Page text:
There are 18 holes on The Players Stadium Course, home of the Players Championship since 1982, but the 17th hole generates 99 percent of the excitement. It’s only 128 yards—the pros play about the same distance but from a slightly different angle—but the tee shot is like trying to land a ball on half of a tennis court.  And when the swirling winds come up, it’s more like trying to hit a ping-pong table at the other end of a football field. Players lose 120,000 balls in the lake surrounding the green every year. Maybe that’s why it’s known as the most frightening hole in golf.

 

But there are 17 other challenges designed by Pete Dye on the course, including the sand-plagued par-5 16th (where over 200 eagles have been recorded in the tournament) and the sturdy par-4 18th, a 426-yarder with a fairway that wraps around one of the dozens of water hazards on the course. There are also 98 bunkers, many of which seem to stretch from tee to green. The 2006 rebuild of the course made it firmer and faster, but it sure didn’t make it any easier, according to Director of Golf Billy Detlaff. A word to the wise: select the right tees for your game—every hole on the course plays longer than the yardage on the scorecard.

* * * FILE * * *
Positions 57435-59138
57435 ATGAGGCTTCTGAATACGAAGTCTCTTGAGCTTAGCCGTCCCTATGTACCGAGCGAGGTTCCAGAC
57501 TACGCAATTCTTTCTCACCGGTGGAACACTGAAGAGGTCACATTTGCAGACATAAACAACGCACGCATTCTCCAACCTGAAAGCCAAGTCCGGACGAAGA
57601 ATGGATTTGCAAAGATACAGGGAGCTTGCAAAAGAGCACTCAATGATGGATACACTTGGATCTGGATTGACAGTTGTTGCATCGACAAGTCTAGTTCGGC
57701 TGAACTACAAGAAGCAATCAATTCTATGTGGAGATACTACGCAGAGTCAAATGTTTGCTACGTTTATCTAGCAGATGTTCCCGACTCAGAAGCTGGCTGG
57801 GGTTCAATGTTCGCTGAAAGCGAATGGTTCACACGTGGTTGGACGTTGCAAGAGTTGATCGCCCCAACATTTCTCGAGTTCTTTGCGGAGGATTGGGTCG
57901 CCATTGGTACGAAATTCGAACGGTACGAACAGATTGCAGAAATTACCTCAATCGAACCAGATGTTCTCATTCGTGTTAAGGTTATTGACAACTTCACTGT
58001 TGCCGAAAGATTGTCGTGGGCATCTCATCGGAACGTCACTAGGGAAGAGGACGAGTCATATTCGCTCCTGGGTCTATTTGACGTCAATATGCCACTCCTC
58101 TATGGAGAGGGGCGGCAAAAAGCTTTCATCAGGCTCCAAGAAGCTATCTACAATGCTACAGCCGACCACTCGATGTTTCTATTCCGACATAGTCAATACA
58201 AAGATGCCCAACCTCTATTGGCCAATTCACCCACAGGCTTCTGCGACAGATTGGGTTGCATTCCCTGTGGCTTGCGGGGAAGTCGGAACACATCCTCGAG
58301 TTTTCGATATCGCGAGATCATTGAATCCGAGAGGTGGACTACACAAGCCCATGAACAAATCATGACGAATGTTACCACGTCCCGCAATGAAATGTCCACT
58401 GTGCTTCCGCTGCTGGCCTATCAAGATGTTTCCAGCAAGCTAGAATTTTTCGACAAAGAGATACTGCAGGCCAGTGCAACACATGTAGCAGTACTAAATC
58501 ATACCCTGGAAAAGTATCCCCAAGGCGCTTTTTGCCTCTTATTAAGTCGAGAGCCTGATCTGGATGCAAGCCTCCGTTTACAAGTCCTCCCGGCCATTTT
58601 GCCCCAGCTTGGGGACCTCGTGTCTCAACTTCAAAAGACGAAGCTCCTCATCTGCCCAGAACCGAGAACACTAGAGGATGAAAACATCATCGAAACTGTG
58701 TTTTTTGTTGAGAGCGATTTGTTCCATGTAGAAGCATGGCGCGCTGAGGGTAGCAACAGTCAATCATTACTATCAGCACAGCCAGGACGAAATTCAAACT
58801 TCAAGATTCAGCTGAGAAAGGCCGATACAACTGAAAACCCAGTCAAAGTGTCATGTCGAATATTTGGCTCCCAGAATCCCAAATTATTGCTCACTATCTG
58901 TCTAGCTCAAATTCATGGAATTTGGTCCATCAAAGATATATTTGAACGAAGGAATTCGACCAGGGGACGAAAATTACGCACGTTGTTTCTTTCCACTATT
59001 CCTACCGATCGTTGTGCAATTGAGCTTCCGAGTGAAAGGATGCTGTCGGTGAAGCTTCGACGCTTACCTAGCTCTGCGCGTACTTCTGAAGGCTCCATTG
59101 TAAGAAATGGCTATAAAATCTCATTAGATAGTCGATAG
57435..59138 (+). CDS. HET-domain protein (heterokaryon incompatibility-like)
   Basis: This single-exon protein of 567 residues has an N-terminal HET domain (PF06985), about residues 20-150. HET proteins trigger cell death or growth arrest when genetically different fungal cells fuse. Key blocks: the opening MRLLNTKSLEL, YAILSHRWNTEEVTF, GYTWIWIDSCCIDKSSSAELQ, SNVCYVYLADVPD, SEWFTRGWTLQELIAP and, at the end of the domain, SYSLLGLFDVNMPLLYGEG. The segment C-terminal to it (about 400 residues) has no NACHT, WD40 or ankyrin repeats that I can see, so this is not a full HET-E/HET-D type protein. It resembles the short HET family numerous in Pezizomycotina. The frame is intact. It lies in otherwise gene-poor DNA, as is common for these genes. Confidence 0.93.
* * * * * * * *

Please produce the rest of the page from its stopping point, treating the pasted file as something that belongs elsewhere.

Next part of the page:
The other course at TPC Sawgrass operated by the PGA Tour is Dye’s Valley Course, a 6,864-yard test of golf that’s slightly more forgiving but just about as much fun to play. Resort guests also have three other courses to choose from: the 27 holes at Sawgrass Country Club across the street, the original home of The Players Championship; Marsh Landing, a 6,841-yard private course often likened to a nature preserve; and the Oak Bridge Club, a short course that measures a tight but amusing 6,345 yards, with water in play on every single hole.

 

Florida has plenty of good—and great—golf courses, but only TPC Sawgrass offers the “Tour Players Experience,” where you get the chance to see how it feels to play inside the ropes. For $1,295 per person per night (double occupancy), you’ll put your shoes in a personalized locker in the pro’s locker room, then walk through the Tunnel of Champions that helps Tiger avoid the autograph seekers as he makes his way to the practice area.

Your caddy will wear a bib emblazoned with your name as you play the course. For $500 more per person in your foursome, a former PGA Tour great like Bob Duval will meet your group for breakfast, play the round with you, and join you for lunch afterwards.

 

Even without The Tour Players Experience package, your caddie or forecaddie will be one of the best you’ve ever met. Ours, Robert Spidle, not only kept track of four wildly struck balls, but he told us story after great story about shots played—well and otherwise—by the pros on almost every hole.  His commentary itself was almost worth the price of admission.